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Published: Tuesday, 8/10/2004

Greek classics in your kitchen

BY KATHIE SMITH
BLADE FOOD EDITOR

From the opening ceremonies of the Summer Games televised Friday to the closing ceremonies on Aug. 26, there's plenty of time to explore Greek cuisine. Start planning your menus with Greek foods in mind: This will give new meaning to TV dinners.

Instead of ordering a pizza for the family, think about making a Greek pizza. Instead of cookies as a snack, think baklava. In place of lasagna, make pastitsio.

My inspiration comes from Chef Jaime Griffith of Classic Fare Catering and Aramark, which provides food service for Toledo's General Motors Powertrain plant. Just before he left for Greece on July 23 to be a chef for display kitchen A in the Olympic Village, he prepared a full Greek menu for the employees at the plant and shared his menu and recipes with The Blade.

He prepared a Greek Chicken Salad Pizza, Greek Baked Fish, Greek Marinated Vegetables, Greek Lemon Soup (avgolemono), Greek Salad, and the most perfect Pastitsio - each serving of this classic Greek dish made with pasta, ground beef and lamb, and Greek cheese had to be four inches high.

Chef Jamie Griffith Chef Jamie Griffith
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As he prepared for his two-month adventure, Mr. Griffith expected the food experience to be different from four years ago when he was in Australia for the Summer Olympics as a chef for Aramark.

"The last time the emphasis was on Asian food," he said. "This time there's more of a European spin on foods." The Pastitsio, with its bechamel sauce, is a good example.

Last October, Mr. Griffith applied to Aramark to be part of the Olympic food service team at the Olympic Village, which will house 24,000 athletes, coaches, and officials from 200 countries.

Aramark Dasko is a joint venture between Philadelphia-based Aramark Corp. and Daskalantonakis Group, a Greek hospitality firm. This is the 13th Olympic Games that the Aramark company has serviced since 1968.

This year, Aramark Dasko will operate food service for Paralympics, which follows the Olympics in September. Chef Griffith hopes to stay on staff for the Paralympics, and do some traveling in Europe. "The one thing about working the Olympics is it's like continuous training. I want to learn," he says. Networking and meeting corporate chefs is an added bonus for the chef, who has been working with food service at GM Powertrain for nine years.

During the Olympics, the food service company will prepare than 2 million meals for the athletes in a dining room that seats 6,000 at a time, 24 hours a day. Aramark Dasko has planned a world menu of more than 1,500 items, which is designed to fuel athletes for top performance, highlight foods from the host country of Greece, and offer athletes and traveling officials a comforting "taste of home."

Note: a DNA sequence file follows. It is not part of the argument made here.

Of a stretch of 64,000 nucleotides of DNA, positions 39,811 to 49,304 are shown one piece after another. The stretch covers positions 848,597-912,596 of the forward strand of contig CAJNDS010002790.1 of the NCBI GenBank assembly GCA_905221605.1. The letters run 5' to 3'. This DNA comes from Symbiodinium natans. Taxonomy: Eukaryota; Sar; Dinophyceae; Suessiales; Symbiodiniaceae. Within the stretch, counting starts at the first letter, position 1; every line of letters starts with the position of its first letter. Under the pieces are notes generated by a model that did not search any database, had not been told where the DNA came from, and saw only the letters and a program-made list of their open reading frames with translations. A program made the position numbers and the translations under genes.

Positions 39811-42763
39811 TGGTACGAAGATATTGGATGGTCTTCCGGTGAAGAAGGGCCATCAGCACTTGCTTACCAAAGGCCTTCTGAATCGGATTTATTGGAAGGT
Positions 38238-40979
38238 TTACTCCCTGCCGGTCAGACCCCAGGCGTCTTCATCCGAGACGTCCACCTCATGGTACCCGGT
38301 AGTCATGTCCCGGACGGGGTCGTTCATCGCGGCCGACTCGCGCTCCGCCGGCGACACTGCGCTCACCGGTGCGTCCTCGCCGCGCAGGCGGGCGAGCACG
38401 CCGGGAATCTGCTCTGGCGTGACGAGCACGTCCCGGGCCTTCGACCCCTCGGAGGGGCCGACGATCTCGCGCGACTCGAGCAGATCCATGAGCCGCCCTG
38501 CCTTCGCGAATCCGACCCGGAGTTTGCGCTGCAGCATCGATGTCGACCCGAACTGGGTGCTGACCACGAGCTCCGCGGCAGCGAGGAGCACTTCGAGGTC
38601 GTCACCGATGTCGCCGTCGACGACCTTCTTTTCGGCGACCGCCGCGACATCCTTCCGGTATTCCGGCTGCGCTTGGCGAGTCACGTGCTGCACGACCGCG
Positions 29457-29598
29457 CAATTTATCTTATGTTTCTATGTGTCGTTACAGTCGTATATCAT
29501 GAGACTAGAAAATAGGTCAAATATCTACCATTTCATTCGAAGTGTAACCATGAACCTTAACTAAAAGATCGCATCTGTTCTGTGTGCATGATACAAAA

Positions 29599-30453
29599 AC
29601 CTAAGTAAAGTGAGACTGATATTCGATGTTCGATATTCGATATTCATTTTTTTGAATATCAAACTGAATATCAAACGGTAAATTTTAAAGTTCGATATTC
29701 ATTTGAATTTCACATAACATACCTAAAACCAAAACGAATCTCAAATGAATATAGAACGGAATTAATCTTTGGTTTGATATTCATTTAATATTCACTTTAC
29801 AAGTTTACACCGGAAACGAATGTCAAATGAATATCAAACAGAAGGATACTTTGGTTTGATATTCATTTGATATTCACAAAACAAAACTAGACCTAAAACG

A variety of fruits, vegetables, grains, pasta, and meat will be served. Menus can be customized to suit individual nutritional needs. Vegetarian, vegan, hallal, kosher, and other special dietary needs have been addressed.

Designated restaurants throughout the Athletes' Village Dining Hall include: International (foods of Central and South America, northern Africa, Italy, and Spain); Central Asian (Thai, Chinese, Indonesian, and Japanese cuisines), and Traditional Greek with Central Mediterranean and Middle Eastern dishes.

For armchair athletes watching the Olympics on television, Greek foods can be easily served as family and friends gather. The key to cooking Greek foods is using authentic ingredients and recipes.

Pastitsio is a baked meat and pasta dish found throughout Greece. It is time-consuming to make but can be made ahead and is a great party dish, according to Andy Harris in Modern Greek (Chronicle, $22.95). A bechamel sauce, a white sauce of cream, butter, and flour flavored with bay leaves, allspice berries, and kefalotiri (Greek) cheese with a dash of nutmeg adds richness to the dish. If you can't find kefalotiri, use fresh parmesan cheese. Chef Griffith used a combination of ground beef and ground lamb for the meat sauce, but you can use all ground beef if desired.

Another Greek cheese that is popular is feta, a salty, soft cheese usually made from goat's milk. Chef Griffith uses it in Greek Salad and for Greek Pizza, which also includes parmigiano cheese.

A favorite ingredient in the salad and pizza are kalamata olives, Greek olives marinated in oil and wine vinegar. Black olives can also be substituted.

Also, get familiar with phyllo dough. Its crispy, flaky texture can be used for appetizers, entrees, and desserts. Frozen phyllo is easily available at supermarkets. Thaw just the amount you will use.

Make spanakopita, flaky phyllo triangles filled with spinach and a blend of cheeses. When you bake the appetizers, let them cool before serving because the filling gets very hot.

Or try your hand at delicious baklava, a wonderful combination of nuts blended with cinnamon and spices between layers of light, crispy phyllo dough glistening with honey.

If you don't have time for making your own phyllo appetizers or baklava, check the frozen food section of the supermarket or visit a shop that sells these items such as Petros Foods, 5086 Douglas Rd.

For more information on traditional Greek recipes, consult:

●Modern Greek by Andy Harris (Chronicle, $22.95).

●The Foods of the Greek Islands by Aglaia Kremezi (Hougton Mifflin, $35).

Kathie Smith is The Blade's food editor.

Contact her at: food@theblade.com or 419-724-6155.



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